What started as a casual conversation between two friends around Indigenous recognition in the AFL Canberra competition has now developed into an all-encompassing concept in honour of Reconciliation Week.
The concept in Canberra, now in its third year, mirrors what is happening in the AFL but with a local theme. This theme was conceived following a conversation between businessman Guy Earnshaw and Tuggeranong Hawks legend Gerrit Wanganeen.
Guy, Director and Senior Partner of Canberra Professional Services consulting firm Rubik3, offered to sponsor the Hawks Indigenous jumpers in a three-year deal. And this sponsorship has generated a number of positive spin-offs.
Gerrit says the sponsorship has enabled his club to invest in an Indigenous playing strip for his team.
“It has provided an enormous sense of pride for our Indigenous players and the buy-in from our non-Indigenous players has been great. When we first participated, it opened up a great discussion about things people had been resistant to talk about in the past,” he says.
On 25 May the AFL Canberra Indigenous round takes place involving all premier division teams. This year the umpires, the balls, and even the goal posts will have an Indigenous theme.
Former Hawks midfielder and artist Tom Hodge has given the jumpers a fresh look, bringing back a heritage feel with images of the old and young warriors facing each other on the front. This emphasises the shared experience, with culture staying alive through the passing down of stories.
Guy paid tribute to the work done by Tom in creating the theme on the jumpers.
“I am really proud of how Tom has found his passion through this opportunity and it is fantastic to see the recognition that he deserves,” he says.
The jumpers will be in the colours of the old Tuggeranong Cowboys, the name of the team before it became known as the Hawks.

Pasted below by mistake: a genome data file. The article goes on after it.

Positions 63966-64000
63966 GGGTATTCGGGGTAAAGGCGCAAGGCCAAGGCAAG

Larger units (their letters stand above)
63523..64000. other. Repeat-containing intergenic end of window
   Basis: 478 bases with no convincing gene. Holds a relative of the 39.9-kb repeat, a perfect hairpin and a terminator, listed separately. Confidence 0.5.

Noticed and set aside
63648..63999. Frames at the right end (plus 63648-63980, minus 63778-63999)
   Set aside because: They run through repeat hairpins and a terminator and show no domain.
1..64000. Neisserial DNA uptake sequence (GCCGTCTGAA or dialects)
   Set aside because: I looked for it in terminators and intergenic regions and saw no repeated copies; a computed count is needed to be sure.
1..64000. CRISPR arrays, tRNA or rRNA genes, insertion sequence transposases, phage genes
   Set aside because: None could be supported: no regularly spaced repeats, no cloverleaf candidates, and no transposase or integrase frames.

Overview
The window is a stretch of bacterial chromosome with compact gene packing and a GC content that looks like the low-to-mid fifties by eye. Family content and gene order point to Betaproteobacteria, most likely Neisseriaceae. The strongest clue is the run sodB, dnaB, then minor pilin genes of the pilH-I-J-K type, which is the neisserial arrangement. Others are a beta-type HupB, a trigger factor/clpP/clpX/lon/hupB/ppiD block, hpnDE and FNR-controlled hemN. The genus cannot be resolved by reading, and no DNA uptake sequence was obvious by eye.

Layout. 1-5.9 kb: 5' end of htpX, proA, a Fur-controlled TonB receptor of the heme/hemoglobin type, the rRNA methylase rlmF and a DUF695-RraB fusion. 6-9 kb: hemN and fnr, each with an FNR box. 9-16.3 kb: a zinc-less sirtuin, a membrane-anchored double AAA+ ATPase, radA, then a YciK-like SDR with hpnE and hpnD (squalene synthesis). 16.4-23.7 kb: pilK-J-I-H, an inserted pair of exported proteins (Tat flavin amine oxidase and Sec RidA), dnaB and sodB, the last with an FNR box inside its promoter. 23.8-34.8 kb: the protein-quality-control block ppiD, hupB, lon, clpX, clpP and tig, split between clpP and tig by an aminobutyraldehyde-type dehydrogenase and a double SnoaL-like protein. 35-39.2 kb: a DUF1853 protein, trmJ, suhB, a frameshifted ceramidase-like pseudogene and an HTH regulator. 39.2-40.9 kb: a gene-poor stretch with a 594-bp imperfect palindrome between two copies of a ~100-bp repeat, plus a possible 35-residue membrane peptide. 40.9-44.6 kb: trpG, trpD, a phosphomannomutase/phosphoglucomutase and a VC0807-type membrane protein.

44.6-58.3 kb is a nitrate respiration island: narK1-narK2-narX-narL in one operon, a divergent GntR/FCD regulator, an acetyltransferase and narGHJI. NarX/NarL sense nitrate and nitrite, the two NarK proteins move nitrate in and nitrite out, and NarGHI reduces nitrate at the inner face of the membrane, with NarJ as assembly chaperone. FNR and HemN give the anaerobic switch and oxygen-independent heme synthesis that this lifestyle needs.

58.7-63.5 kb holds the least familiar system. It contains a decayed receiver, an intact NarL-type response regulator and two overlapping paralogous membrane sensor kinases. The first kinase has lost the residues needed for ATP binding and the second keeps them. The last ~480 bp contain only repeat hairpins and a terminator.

Gerrit says the jumpers recognise the history of Indigenous players in Australian football in Canberra.
“It’s fantastic recognition of all the Aboriginal and Torres Strait Islander players who have been involved in the Canberra competition. All of the clubs here have Indigenous players running around the field,” he says.
Current Tuggeranong President Leo Lahey says the recognition isn’t confined to the Hawks. “It is gaining broad attraction. It’s really gaining engagement, and that’s so promising,” he says.
The umpires’ shirts will, according to Tom Hodge, incorporate a silhouette of Black Mountain Tower. There will be a similar theme on the goal posts and Tom will paint the balls to be used on the day.
Eastlake, Tuggeranong’s opponents on 25 May, will also have Indigenous recognition jumpers.
Guy has encouraged other Canberra businesses to sponsor a team in the Indigenous round.
“It has been awesome to see the Indigenous round grow stronger each year and we are excited for May 25. This is Rubik’s third year and we are proud to not only be sponsoring the Hawks but the whole ACT round. We encourage more Canberra businesses to get behind their local team and be a sponsor of the round,” he says.
As Gerrit says, the concept started with a conversation that has generated a much larger discussion; further evidence that sport can lead the way in recognition and reconciliation.